Microbiology

How Salt and Sugar Prevent Microbial Spoilage



Tweet
Neeraja Sankaran's image for:
"How Salt and Sugar Prevent Microbial Spoilage"
Caption: 
Location: 
Image by: 
©  

Too much of a good thing is always bad for you, whether the you in question is a human being (haven't we all suffered ill effects of over indulgence at some time or another?) or a near-invisible microbe. Both salt and sugar are good things for microbes, second in importance only to water and air as ingredients necessary for living, in fact. And yet, put enough of them in your foods - think briny pickles and sweet jams and jellies if you will - and they act as deterrents for the selfsame bacteria and fungi whose lives that they help sustain.

The reason for this volte-face by sugar and salt is a process known as osmosis, which in turns leads to dehydration. Water, as indicated earlier, is not just good for life it is essential. So anything that triggers dehydration is ultimately a death sentence. The victims in the case of jams and jelly are the microbes, which normally live off the fruits, and vegetables that are being preserved.

Osmosis can be described as the tendency of water to want to distribute all its dissolved contents, such as sugar and salt, evenly throughout the entire space it (i.e. water) occupies. In other words, water moves or diffuses from dilute solutions to more concentrated ones. Inequalities in concentration in any given space occur due to the presence of compartments separated by sieve-like membranes or surfaces that allow some things (such as water) to pass through them, and impede other substances. You may remember trying (or watching) an experimental demonstration of osmosis in grade school using sugar syrup and plain water separated by a membrane (or piece of gauze). The same scenario at a microscopic level is what enables concentrated salt and sugar solutions to prevent microbial spoilage of foods.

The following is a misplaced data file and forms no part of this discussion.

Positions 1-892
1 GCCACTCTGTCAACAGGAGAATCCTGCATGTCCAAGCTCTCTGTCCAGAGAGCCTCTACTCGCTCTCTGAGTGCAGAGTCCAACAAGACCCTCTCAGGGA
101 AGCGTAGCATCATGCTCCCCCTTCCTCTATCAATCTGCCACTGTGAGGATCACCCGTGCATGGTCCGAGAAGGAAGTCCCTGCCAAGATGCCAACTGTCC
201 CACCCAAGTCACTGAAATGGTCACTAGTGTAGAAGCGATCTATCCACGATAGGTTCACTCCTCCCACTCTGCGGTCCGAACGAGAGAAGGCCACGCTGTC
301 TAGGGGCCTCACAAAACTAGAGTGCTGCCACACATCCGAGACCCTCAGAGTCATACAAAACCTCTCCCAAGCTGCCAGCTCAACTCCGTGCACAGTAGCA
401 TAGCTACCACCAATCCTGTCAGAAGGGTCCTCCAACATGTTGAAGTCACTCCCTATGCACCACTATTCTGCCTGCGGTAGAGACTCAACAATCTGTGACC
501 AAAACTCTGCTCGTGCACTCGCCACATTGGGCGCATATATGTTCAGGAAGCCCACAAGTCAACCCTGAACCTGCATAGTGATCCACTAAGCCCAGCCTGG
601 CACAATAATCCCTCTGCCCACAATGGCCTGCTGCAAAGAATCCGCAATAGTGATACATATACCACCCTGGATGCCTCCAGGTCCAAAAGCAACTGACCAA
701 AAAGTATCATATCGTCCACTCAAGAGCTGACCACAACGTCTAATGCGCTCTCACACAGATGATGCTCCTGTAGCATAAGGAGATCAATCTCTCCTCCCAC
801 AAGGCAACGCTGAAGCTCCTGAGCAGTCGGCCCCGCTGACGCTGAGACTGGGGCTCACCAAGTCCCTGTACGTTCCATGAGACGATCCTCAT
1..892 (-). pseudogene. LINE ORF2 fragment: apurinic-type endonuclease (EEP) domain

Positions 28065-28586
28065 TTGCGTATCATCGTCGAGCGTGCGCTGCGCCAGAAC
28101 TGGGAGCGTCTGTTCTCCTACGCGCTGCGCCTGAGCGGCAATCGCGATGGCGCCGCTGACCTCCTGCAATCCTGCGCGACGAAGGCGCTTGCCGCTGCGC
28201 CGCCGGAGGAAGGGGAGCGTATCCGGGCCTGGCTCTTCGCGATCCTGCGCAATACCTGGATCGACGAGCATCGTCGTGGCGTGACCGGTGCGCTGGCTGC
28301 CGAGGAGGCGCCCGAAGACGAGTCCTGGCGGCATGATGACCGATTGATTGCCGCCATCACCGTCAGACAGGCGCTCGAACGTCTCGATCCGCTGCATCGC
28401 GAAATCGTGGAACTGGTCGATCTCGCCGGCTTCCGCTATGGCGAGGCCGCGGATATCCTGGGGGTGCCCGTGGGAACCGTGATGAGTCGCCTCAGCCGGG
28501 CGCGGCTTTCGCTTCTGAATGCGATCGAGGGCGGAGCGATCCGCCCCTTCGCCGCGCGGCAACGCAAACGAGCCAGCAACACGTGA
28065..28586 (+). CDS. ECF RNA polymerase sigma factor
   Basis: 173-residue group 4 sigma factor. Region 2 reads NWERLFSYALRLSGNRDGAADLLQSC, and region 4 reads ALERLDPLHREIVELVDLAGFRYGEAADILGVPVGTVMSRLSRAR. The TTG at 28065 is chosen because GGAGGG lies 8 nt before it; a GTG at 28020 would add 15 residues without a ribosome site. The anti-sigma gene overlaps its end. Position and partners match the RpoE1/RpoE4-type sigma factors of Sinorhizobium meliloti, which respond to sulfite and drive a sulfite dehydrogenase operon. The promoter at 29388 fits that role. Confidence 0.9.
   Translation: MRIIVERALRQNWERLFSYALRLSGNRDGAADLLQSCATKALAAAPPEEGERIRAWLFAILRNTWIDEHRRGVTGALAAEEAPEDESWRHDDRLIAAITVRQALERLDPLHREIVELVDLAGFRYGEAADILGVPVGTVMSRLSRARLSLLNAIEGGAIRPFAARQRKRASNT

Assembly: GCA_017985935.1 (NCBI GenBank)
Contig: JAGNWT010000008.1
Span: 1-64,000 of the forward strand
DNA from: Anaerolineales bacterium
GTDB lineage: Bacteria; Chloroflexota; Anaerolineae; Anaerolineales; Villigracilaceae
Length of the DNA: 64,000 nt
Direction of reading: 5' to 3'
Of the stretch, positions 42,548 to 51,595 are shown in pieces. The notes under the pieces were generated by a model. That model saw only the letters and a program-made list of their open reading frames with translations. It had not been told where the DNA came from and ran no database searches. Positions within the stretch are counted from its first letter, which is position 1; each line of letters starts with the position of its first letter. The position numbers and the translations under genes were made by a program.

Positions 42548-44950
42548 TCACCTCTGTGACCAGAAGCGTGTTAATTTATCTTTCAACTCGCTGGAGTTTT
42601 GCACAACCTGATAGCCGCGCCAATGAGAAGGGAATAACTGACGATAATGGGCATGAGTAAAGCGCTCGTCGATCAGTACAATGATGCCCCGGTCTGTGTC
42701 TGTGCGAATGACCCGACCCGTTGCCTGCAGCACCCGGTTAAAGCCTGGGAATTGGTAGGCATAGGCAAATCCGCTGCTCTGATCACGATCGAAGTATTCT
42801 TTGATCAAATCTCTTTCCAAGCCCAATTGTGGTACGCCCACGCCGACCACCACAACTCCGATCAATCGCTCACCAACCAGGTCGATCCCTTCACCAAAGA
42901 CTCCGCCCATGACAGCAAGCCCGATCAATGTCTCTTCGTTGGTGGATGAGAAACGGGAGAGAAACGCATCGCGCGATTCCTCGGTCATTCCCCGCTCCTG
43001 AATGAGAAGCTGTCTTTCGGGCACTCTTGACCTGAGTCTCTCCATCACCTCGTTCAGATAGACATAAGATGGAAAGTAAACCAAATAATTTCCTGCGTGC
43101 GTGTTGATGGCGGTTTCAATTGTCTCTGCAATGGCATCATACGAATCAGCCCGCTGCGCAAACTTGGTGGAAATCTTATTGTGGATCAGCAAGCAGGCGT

Bacteria and fungi, being naturally enclosed in semi-permeable membranes, automatically create an osmosis-inducing environment for themselves in the presence of any liquid. Remember that roughly 90 percent of all living cells are comprised of water with various dissolved substances. So, when the microbes come in contact with very concentrated solutions of salt or sugar, they trigger an osmosis, which causes water to leave the cells in an attempt to dilute the brine (or jam). As the microbial cells lose their water, they also lose their capacity to perform the activities of life and thus die, leaving the pickles, jams and jellies unharmed.

Tweet
More about this author: Neeraja Sankaran

From Around the Web




ARTICLE SOURCES AND CITATIONS